Best Wireless Routers - WiFi Router Comparison, Reviews
We spent over 10 hours researching wireless routers to find the best ones for any household. Overall, we recommend the Linksys WRT1900AC. Its fast, dual-band AC1900 speeds, beamforming technology and preconfigured network make it great for any home. If your home networking needs are a little simpler, the budget-friendly Linksys E1200 is a great value, and if you're looking for an easy installation, the TRENDnet TEW-812DRU's plug and play setup can get you connected in no time.
The Linksys WRT1900AC is the fastest router we researched and is rated for speeds of up to 600 Mbps on the 2.4GHz band and 1,300 Mbps on the 5GHz band.
If you need a router for under $30, the Linksys E1200 offers 802.11n speeds of up to 300 Mbps. This is a good value if you’re looking for a basic router.
The TRENDnet TEW-812DRU is a cinch to set up because it comes with a preconfigured network. All you need to do is plug it in and connect.
The Linksys WRT1900AC is the fastest router we researched and features possible speeds of up to 600 Mbps on its 2.4GHz band and up to 1,300 Mbps on its 5GHz band. This router has the capability and maximum speed to support high-definition video streaming and gaming, provided your ISP and modem don’t slow down your network.
The WRT1900AC uses beamforming technology to concentrate the signal from its antennas in the direction of your connected devices. This means stronger signals are reaching your devices, which results in faster connection speeds.
This router includes all the best security features of other routers we tested, including WPA2 encryption, an SPI firewall and parental controls. The parental controls on this router let you restrict sites for certain devices on the network and choose specific times that devices can access the internet. This is great if you want to put a hold on late-night Facebook sessions.
The Linksys WRT1900AC comes with a preconfigured network with all the network information located on a sticker on the bottom of the router. All you need to do is plug the router in and connect to the network. Then you can configure the network name and password to something more secure, as well as toggle any extra security settings.
The Linksys E1200 offers speeds of up to 300 Mbps on an 802.11n network for under $30, making it one of the best budget routers we researched. If you have more room in your budget, we recommend that you purchase an 802.11ac router like the Linksys WRT1900AC, our pick for the best router. However, if you are looking for a basic router with moderate speed capabilities, this router will work well for you.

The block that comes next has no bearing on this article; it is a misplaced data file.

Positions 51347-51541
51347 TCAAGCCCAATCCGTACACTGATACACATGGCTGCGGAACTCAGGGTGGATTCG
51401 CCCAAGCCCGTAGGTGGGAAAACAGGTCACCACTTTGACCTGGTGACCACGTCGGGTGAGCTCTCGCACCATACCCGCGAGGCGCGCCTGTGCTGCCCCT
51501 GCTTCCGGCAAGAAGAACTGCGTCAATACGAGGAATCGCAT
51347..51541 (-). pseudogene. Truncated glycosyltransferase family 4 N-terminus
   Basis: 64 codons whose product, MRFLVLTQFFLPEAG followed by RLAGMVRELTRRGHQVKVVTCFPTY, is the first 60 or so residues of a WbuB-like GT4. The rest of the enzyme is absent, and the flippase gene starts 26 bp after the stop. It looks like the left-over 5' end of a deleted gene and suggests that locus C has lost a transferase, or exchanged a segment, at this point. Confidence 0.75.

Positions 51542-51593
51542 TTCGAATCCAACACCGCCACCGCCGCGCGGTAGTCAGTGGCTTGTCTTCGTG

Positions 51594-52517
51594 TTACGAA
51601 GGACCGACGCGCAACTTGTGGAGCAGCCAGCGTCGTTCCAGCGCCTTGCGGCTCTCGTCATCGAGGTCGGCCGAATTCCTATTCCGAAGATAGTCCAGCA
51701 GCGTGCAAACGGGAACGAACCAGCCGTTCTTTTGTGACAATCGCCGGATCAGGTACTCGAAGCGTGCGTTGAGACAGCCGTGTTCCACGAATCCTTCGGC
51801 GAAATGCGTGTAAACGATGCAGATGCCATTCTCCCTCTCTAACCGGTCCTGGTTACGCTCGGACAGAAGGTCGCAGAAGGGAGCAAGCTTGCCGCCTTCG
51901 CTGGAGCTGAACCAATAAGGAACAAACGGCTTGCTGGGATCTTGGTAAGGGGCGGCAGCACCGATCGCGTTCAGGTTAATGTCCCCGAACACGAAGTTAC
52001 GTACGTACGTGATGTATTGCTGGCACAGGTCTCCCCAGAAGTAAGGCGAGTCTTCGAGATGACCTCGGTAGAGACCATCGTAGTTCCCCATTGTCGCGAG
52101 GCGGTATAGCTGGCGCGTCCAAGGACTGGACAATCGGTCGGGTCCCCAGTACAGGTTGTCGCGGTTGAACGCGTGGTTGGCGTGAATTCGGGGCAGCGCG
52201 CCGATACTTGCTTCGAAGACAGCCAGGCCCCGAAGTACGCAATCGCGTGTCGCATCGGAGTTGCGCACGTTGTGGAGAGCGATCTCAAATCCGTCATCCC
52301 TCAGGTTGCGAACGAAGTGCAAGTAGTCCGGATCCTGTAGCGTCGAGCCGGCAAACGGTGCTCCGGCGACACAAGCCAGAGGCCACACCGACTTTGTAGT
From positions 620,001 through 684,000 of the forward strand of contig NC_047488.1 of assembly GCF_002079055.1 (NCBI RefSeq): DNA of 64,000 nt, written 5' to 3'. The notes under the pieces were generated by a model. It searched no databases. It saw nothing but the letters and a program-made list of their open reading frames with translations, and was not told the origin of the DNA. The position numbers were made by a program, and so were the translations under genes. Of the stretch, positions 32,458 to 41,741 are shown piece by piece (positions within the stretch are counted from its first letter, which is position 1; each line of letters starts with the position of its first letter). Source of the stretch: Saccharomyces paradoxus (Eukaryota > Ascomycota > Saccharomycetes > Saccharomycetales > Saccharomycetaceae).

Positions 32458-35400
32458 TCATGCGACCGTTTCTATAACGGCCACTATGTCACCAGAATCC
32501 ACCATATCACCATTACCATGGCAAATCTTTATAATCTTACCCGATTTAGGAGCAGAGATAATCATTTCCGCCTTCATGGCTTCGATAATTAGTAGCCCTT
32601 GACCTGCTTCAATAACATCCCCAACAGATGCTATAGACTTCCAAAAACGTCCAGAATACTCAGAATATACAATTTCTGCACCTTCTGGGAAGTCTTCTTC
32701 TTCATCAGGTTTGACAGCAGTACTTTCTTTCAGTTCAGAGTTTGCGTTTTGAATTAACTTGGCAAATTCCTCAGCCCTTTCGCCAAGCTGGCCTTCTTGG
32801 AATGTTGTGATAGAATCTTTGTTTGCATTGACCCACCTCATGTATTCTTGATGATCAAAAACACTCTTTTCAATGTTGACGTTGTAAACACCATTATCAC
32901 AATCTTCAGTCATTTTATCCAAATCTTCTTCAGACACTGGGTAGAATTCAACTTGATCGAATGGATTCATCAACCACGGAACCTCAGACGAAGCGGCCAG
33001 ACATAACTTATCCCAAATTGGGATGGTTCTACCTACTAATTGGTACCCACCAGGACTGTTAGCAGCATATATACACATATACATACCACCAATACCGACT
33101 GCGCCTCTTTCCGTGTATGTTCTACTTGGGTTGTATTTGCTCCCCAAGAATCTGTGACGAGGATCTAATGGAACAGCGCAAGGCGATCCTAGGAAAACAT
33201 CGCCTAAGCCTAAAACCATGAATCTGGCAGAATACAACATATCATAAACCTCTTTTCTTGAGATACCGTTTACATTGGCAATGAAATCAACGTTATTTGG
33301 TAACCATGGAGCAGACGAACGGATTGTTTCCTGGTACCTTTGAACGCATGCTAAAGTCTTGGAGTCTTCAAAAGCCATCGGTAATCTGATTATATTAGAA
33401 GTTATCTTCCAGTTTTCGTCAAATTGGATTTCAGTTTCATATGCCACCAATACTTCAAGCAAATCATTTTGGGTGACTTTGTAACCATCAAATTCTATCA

This router comes with four LAN ports that you can use to connect wired computers or devices. It doesn’t come with any USB ports, so you can’t use it to create a home media server or for NAS. If you’re looking for that functionality, you’ll need to purchase a different router.
This Linksys hardware comes with WPA or WPA2 encryption as well as backward compatibility with WEP encryption. You can set up a guest network with this router where guests can’t connect to printers or other networked files or computers. You can also set up parental controls blocking access to specific sites.
This router comes with a one-year warranty as well as a year of free telephone or online technical support. You can browse knowledgebase articles and forums on the Linksys website.
If you’re looking for a router with a simple setup, the TRENDnet TEW-812DRU comes with a preconfigured network that only requires you to plug the router in and connect to start configuring your home Wi-Fi network. This 802.11ac router operates on both the 2.4GHz and 5GHz bands, but its top speed is slower than the Linksys WRT1900AC, the fastest router we tested.
On the 2.4GHz band, this router can reach speeds of 450 Mbps. On the faster, 5 GHz band, it can reach up to 1,300 Mbps, the fastest available on a single 5GHz band for an 802.11ac router.